Exactly 10 years ago today, Gaunt frontman Jerry Wick was tragically killed in a hit-and-run bicycle accident in Columbus, Ohio. He was 33.
The news story from the Columbus Dispatch about the accident says he simply was riding his bike home after hanging out at Larry's, a popular High Street bar, on the night he died. The driver who hit him eventually was found and received an extremely light sentence with no jail time. It's just a flat-out shame the accident happened.
Jerry deserves his just due as a songwriter, performer and key figure of the Columbus music scene in the '90s. I vaguely knew him, had a couple brief conversations with him and was into his band. Gaunt is one of only a few bands in which I have all their albums (five), and it's a shame the band broke up in 1998.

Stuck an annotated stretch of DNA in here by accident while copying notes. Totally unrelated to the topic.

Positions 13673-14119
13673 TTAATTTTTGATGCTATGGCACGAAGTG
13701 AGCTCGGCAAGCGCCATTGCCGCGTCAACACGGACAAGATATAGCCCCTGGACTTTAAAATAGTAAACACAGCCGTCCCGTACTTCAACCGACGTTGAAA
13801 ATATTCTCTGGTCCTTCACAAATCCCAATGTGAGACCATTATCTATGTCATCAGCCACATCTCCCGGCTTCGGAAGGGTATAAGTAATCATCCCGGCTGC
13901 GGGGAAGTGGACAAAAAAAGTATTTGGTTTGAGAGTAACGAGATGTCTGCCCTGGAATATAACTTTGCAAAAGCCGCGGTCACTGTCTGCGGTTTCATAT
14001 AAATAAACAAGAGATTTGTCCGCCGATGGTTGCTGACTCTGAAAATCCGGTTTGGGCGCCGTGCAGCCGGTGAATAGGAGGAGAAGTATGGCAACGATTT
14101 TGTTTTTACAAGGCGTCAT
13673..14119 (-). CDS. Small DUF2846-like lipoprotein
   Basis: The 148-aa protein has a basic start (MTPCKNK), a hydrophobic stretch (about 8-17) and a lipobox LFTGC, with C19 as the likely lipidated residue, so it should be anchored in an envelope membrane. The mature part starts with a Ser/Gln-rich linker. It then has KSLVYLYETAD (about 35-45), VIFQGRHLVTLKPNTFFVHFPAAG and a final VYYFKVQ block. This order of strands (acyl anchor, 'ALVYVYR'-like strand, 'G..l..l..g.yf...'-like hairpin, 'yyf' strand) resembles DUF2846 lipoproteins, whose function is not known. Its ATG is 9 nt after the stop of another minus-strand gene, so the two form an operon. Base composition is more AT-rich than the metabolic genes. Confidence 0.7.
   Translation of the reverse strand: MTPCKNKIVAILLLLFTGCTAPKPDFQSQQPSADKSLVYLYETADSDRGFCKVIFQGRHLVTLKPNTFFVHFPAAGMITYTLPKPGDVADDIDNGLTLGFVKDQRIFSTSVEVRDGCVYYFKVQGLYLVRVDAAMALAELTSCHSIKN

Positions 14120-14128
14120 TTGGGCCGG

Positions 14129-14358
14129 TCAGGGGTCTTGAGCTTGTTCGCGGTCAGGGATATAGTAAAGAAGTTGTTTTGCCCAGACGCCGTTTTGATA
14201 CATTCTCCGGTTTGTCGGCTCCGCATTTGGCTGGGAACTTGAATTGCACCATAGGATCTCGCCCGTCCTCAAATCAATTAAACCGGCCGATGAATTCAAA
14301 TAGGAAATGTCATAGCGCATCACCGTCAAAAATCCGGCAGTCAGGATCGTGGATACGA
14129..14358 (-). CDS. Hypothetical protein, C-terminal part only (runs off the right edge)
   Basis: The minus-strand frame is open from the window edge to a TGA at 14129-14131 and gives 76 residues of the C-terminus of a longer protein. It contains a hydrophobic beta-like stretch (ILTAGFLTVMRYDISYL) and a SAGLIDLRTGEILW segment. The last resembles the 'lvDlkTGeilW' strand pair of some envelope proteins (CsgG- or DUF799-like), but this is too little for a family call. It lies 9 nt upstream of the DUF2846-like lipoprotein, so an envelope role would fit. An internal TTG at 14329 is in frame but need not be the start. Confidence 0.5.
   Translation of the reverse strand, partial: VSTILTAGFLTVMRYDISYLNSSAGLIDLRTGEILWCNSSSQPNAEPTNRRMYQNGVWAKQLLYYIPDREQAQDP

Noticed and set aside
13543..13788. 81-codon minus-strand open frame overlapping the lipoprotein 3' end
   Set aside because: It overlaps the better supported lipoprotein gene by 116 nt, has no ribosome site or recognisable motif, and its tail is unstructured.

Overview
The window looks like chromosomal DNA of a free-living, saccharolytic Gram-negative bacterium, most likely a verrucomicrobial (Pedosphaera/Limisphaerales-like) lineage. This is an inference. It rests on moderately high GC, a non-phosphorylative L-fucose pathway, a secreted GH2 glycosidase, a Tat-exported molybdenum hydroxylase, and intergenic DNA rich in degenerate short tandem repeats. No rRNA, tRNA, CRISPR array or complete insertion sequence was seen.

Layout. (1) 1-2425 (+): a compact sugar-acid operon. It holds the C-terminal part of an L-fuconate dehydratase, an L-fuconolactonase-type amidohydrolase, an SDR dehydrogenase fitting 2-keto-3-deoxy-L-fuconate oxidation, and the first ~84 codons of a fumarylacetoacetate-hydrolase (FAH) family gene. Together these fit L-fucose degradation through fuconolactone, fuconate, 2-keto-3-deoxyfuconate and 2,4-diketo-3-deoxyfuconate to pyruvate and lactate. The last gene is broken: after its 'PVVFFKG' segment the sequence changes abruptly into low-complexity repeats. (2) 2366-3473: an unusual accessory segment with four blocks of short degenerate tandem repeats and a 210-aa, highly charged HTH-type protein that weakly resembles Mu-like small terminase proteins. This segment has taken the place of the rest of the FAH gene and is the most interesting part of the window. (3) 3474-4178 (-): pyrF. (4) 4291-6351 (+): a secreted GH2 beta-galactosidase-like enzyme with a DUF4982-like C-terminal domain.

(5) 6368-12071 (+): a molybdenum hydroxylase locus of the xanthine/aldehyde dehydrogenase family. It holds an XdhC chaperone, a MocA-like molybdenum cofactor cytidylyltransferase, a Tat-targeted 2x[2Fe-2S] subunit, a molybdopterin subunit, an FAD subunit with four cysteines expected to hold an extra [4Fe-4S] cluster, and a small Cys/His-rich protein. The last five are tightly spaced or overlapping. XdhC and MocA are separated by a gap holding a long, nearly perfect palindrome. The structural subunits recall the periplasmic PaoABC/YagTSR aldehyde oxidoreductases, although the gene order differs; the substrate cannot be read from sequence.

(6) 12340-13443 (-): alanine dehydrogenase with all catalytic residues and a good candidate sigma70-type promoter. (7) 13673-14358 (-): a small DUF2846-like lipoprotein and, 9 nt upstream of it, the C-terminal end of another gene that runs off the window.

Listening to Gaunt now, knowing what happened to Jerry, adds poignancy to a lot of Wick's lyrics and mystique. For God's sake, Gaunt's first album is called "Sob Story," produced by Steve Albini.Man, Columbus had a vibrant music scene from 1991-95, when I lived there. Stache's and Bernie's had quality bands on practically a nightly basis, and Bernie's and Larry's were cool bars where Rolling Rock bottles were affordable and attractive.
The New Bomb Turks, Gaunt and Thomas Jefferson Slave Apartments led the '90s Columbus music scene, and it was a memorable time when bands rocked and hardly cared about the corporate-rock scene. There is a chance that '90s indie rock was the last authentic rock movement because hip-hop soon took control of music world.
I recently ran across a song Jerry Wick wrote as a solo artist called "Love, Death and Photosynthesis." It's a smart and emotional song with especially poignant lyrics, considering that Jerry is no longer with us.
He sings, "When you're gone, anything will grow. When you're gone, anything will grow in your place."